Within Navy Cryptology, there are distinct focus areas that have their own training paths and job descriptions. Each CT role works under the oversight of Cryptologic Warfare Officers (four-year degree required) or Cyber Warfare Engineers (four-year degree required) and potentially both. Cryptologic Technician Interpretive (CTI) CTIs serve as experts in linguistics (including Arabic, Chinese, Korean, Persian-Farsi, Russian and Spanish) and deciphering information in other languages. Their responsibilities include: Collecting, analyzing and exploiting foreign language communications of interest Transcribing, translating and interpreting foreign language materials Providing cultural and regional guidance in support of Navy, Joint Force, national andmultinational needs Cryptologic Technician Technical (CTT) CTTs serve as experts in airborne, shipborne and land-based radar signals. Their responsibilities include: Operating electronic intelligence-receiving and direction-finding systems, digitalrecording devices, analysis terminals, and associated computer equipment Operating systems that produce high-power jamming signals used to deceive electronic sensors and defeat radar-guided weapons systems Providing technical and tactical guidance in support of surface, subsurface, air andspecial warfare operations Cryptologic Technician Networks (CTN) CTNs serve as experts in communication network defense and forensics. Their responsibilities include: Monitoring, identifying, collecting and analyzing information Providing computer network risk mitigation and network vulnerability assessments and incident response/reconstruction Providing network target access tool development Conducting computer network operations worldwide in support of Navy andDepartment of Defense missions Cryptol Continue reading >>

History Of Ct Rating And Cryptologic Officerdesignators

History Of Ct Rating And Cryptologic Officerdesignators

History of CT Rating and Cryptologic OfficerDesignators Todays Cryptologic Technician can trace their roots back to those enterprising Radiomen who taught themselves the JapaneseKatakana codein the early to mid-1920s and established the first intercept station at Shanghai, China. During the summer of 1927, five Marines attended Katakana training in Shanghai and in September 1927 were transferred to Peiping where, under the leadership of CRM Dorman A. Chauncey, established the second radio intercept station. The Marine detachment in Peiping performed the first known temporary deployment of Communications Intelligence personnel when two Marine operators, along with Chief Chauncey, deployed aboard the USS TRENTON (CL-11), and two additional Marine operators deployed aboard the USS MEMPHIS (CL-13) for the entire month of September 1928. Presumably this mission was to copy traffic from Japanese fleet exercises. The success of these early intercept operations led to the establishment of a permanent school on the roof of the Main Navy building on Constitution Avenue in Washington DC where especially qualified Radiomen were trained to intercept and analyze foreign radio communications. During the 12 year life of this school at least 176 (150 Navy and 26 Marine), enlisted radio operators received their training. The group became known as the On the Roof Gang (OTRG). Many of these graduates formed the nucleus of the communications intelligence operations in the Pacific at the beginning of World War II. The early ratings involved in the communications intelligence arena were what we now identify as general service ratings. Prior to World War II the majority of these ratings were Radioman and Yeoman. The need for qualified communications intelligence personnel greatly expanded dur Continue reading >>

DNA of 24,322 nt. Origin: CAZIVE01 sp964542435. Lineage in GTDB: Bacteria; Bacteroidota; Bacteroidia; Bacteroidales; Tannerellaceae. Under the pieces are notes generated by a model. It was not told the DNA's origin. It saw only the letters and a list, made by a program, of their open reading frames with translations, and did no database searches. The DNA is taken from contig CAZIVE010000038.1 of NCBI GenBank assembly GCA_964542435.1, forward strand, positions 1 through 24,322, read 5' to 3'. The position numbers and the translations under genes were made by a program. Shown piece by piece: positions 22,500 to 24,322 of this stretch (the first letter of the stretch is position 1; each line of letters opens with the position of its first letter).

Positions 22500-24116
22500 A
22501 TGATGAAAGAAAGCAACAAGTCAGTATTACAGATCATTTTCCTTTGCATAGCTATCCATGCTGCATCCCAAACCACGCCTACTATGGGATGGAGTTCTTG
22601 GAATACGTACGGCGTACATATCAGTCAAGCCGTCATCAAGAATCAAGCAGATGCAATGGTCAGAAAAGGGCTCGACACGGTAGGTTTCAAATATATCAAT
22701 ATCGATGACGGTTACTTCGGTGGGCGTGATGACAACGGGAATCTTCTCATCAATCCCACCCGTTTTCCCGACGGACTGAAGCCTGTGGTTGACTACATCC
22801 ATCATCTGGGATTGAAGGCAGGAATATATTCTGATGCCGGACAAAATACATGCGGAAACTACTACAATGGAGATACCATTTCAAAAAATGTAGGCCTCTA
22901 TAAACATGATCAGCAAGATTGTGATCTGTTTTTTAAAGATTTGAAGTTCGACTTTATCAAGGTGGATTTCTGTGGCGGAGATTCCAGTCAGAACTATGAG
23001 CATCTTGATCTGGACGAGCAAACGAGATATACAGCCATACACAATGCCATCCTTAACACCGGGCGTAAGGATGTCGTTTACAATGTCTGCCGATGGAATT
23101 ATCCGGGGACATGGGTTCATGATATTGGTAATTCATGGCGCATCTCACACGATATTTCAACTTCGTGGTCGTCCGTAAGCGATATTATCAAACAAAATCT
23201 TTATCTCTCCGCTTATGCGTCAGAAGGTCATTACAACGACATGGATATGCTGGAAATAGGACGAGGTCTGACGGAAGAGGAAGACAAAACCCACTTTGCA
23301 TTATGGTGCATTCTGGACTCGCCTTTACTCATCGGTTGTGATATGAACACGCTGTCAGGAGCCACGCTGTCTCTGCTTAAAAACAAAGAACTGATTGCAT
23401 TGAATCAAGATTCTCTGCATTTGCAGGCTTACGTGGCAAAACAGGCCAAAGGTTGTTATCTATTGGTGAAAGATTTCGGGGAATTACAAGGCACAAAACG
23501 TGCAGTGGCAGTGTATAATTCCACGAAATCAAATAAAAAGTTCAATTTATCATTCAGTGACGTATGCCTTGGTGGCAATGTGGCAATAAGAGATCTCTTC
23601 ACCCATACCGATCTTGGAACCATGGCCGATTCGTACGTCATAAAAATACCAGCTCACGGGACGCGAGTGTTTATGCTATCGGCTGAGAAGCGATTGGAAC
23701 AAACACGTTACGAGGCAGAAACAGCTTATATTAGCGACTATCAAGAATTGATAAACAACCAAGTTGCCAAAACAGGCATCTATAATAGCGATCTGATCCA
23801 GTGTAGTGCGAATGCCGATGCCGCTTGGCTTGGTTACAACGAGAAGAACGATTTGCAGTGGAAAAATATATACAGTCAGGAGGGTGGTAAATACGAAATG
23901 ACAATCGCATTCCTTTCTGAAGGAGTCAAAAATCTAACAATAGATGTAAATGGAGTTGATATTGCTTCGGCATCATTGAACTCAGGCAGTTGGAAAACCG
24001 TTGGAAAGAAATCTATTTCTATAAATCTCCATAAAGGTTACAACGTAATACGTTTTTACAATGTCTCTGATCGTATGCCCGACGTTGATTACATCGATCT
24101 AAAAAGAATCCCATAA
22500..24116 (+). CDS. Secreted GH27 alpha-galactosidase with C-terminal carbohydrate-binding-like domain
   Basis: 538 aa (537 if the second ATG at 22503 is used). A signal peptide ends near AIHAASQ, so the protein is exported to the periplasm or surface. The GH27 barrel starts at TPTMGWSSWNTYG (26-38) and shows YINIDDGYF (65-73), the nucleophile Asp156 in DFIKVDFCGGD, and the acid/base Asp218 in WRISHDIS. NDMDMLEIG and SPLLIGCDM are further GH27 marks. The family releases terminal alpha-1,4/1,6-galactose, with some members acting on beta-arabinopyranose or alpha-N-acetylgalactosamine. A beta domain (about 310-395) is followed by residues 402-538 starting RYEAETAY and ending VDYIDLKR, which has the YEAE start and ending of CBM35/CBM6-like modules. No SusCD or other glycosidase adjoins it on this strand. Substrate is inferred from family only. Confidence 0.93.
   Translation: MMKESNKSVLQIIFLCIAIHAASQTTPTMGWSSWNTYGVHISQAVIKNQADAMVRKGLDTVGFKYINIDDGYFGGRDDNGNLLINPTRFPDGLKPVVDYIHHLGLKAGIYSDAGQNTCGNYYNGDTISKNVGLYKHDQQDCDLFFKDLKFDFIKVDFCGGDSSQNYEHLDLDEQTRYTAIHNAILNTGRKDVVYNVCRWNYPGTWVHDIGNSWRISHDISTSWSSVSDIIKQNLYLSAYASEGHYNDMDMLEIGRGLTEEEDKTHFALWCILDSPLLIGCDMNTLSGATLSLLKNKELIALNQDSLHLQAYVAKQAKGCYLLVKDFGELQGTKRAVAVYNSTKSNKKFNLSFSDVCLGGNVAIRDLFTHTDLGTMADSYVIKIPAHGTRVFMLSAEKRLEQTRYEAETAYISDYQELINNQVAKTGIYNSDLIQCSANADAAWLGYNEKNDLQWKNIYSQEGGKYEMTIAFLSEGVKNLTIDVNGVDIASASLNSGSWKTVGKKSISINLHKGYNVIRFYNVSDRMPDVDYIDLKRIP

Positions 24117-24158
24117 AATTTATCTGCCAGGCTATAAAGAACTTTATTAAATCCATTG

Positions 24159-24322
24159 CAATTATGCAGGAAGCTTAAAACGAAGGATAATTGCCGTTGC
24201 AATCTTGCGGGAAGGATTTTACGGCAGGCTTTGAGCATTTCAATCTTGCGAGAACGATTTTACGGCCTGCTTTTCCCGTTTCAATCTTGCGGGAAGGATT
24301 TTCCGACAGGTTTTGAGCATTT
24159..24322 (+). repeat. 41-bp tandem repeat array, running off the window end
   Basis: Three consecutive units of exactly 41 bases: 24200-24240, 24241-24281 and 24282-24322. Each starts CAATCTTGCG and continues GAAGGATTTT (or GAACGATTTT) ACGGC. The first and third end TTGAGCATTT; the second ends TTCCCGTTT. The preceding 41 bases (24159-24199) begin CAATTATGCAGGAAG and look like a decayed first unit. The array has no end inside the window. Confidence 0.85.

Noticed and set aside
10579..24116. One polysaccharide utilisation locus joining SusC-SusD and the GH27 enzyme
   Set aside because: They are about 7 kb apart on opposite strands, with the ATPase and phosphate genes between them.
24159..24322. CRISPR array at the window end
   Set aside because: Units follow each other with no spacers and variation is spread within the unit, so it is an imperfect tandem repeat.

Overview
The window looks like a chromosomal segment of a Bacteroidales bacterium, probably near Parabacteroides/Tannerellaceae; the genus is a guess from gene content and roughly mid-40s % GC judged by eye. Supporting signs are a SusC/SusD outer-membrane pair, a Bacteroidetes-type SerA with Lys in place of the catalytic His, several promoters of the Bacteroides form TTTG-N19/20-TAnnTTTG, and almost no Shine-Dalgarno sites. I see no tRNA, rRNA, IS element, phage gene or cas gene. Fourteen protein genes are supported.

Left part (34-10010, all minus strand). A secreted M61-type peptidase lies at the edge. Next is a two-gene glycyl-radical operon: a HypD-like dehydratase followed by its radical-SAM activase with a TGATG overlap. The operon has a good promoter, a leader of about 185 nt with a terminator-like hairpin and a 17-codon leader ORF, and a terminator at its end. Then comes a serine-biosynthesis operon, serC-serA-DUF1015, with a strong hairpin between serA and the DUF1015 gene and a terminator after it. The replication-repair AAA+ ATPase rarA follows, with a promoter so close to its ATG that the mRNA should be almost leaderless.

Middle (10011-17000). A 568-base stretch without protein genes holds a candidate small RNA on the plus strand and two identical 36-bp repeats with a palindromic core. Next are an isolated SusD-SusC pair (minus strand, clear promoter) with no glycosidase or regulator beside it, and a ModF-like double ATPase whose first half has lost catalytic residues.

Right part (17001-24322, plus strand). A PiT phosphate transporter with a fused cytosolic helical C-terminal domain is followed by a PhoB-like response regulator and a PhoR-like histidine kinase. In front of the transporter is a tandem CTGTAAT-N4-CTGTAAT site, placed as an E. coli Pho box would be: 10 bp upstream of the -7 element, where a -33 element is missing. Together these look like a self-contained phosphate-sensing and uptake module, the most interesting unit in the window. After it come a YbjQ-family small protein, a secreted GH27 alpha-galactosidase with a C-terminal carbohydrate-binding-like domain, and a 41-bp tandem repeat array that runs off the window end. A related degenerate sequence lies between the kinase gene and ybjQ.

Navy Cryptologic Technician - Communications (cto)

Navy Cryptologic Technician - Communications (cto)